📖 Qualities

All the variables that define a puzzle piece

Puzzle pieces are comprised of a variety of qualities, such as colour, function, and placement. The qualities are what distinguish pieces and provide variety.

Each piece has qualities that are relevant and irrelevant to the puzzle. For example, the shape of a key is relevant to the puzzle, as it determines which lock it fits, but the key's material is irrelevant. A designer needs to be aware of the qualities that are relevant, both seeking to add variety as well as be conscious of complications.

Not all qualities are available in all mediums. For example, an online escape room can't make use of the smell. It could indicate what something smelled like, but that would be indistinguishable from a piece of lore.

Primary qualities can be grouped into two major groups. Intrinsic qualities are those that are part of the piece itself, not needing any environment to define them. Extrinsic qualities are those that define a piece in terms of its environment.

Intrinsic Qualities

These are often considered the physical qualities of the pieces, as each can be directly respresented in a physical, real-world, object. However, most of these properties exist in abstract medium as well. For example, an image on a monitor, or printed on a shirt, can still have a shape, or use artistry to convey how it feels.

  • Appearance: An intrinsic quality that we perceive with our eyes. Examples include colour, shape, and form. Be aware of colour blindness and limited visual acuity.
  • Haptics: The intrinsic quality covering the sensation of touch and can include texture, temperature, resistance and mechanical motion of a piece.
  • Smell: Puzzle pieces can have scents. Be aware that many players have limited ability to distinguish similar scents.
  • Sound: The audible quality of a piece. A sound can be active, such as a bird singing or the radio playing, or it can be passive, such as a drum that needs to be struck. Be aware that many players have limited ability to distinguish differences in musical tones or recall aural sequences.
  • Composition: The materials used to construct the piece. These are often revealed through the other qualities, such as visuals, haptics, and lore, but are a quality on their own. Magnetism and electrical conductivity can be considered part of the composition of an object.
Extrinsic Qualities
  • Function: The extrinsic purpose that an object serves, such as a key unlocking a door, or a fork for eating.
  • Lore: Pieces can have extrinsic relevance in the game world. Somebody owns the object. Somebody created the object. Where did it come from? Does it have any special sentimental value? Lore is a fairly open-ended quality. Presenting lore without a lot of text can be a challenge, and it's important to know whether it's appropriate for the audience (for example, escape room players, given time constraints, tend to frown upon blocks of text, whereas story heavy adventure games may welcome it).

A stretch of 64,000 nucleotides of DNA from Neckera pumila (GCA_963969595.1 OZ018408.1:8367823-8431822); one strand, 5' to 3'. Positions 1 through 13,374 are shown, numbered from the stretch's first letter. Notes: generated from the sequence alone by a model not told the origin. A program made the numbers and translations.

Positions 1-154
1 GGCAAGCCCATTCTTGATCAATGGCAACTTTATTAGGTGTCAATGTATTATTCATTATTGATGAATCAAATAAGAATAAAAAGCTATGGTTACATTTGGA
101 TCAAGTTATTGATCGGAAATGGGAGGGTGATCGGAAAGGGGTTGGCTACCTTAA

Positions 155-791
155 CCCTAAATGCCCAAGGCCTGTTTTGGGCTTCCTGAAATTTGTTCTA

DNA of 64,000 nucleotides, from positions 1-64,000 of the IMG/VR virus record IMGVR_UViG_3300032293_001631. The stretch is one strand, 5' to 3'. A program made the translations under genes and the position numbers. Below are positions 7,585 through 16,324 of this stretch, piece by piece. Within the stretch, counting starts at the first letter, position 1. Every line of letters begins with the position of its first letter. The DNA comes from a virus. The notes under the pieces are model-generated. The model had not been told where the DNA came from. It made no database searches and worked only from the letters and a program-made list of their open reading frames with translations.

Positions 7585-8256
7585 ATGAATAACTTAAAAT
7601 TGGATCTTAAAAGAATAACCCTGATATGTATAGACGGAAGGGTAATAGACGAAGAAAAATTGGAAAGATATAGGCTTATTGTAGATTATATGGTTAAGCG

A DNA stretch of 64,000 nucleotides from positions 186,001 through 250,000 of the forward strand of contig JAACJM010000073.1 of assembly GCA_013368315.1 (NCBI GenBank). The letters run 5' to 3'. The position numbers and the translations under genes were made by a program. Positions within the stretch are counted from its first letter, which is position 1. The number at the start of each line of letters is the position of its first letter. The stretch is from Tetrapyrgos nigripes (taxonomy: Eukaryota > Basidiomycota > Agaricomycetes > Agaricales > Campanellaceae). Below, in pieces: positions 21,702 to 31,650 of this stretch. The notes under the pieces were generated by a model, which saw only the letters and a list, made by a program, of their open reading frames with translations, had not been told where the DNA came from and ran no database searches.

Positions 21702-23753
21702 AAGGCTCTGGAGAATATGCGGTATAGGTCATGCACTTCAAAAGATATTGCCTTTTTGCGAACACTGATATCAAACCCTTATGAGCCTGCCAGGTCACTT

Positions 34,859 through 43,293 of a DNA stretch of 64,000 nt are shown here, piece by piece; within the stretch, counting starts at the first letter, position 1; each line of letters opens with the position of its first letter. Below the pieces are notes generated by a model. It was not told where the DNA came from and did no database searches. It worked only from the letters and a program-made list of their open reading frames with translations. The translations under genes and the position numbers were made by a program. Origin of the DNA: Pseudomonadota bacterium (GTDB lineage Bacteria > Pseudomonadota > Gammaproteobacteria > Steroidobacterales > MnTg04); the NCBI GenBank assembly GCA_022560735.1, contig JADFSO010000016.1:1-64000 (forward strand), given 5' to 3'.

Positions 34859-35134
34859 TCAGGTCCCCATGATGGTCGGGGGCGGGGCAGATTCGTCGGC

• Spatiality: An extrinsic quality referring to where a piece is placed in the environment. Pieces can be within a container or designated area. Or they may be connected to the same device.
  • Temporality: An extrinsic quality referring to when an object is present in the environment, or with which regularity it appears. A cuckoo of a clock may appear every 15 minutes, or the moon appears only in the dark of night. This is perhaps the only quality that isn't exhibited on its own, but only a dependent quality.
Abstract Qualities
  • Lingual: The semantics, and perhaps syntax, of the words and phrases are significant. This quality is distinct from the graphical text itself. For example, in a riddle, the paper and font in which it is written is not relevant, only the meaning of the words themselves are.
Dynamic and Dependent Qualities

Most qualities of a puzzle piece are static: they don't change. By allowing players to interact with the pieces we can add dynamic qualities: things that change.

Although we often don't think about it this way, solving a puzzle requires some quality of a puzzle piece to change. For example, if we use a key to unlock a door, the door's function of blocking access has changed to allowing access.

Related to dynamic qualities are dependent qualities. The clearest examples of these are placement and temporality. If you move an object around a room does it's behaviour change, such as the color changing in the sunlight, or beeping as it nears an item of interest. Does something happen on a regular interval, like an item beeping every five minutes or a picture changing colours.

Though it may be hard to draw a clean distinction for dependent qualities, they do provide another approach for puzzle design. By looking at qualities in combination you could find other dependencies that yield interested puzzles.

Feedback on Working Draft

If you have any questions, need an example, or want clarification, then let me know. Ask on Discord or Twitter.

Assume everything in this reference is a working draft, there's prone to be some mistakes and inconsistencies. I figure it's best to publish and get feedback rather than write for years in secret. The terms will change, the structure will shift, and the bugs will be chased out. It'll take a while.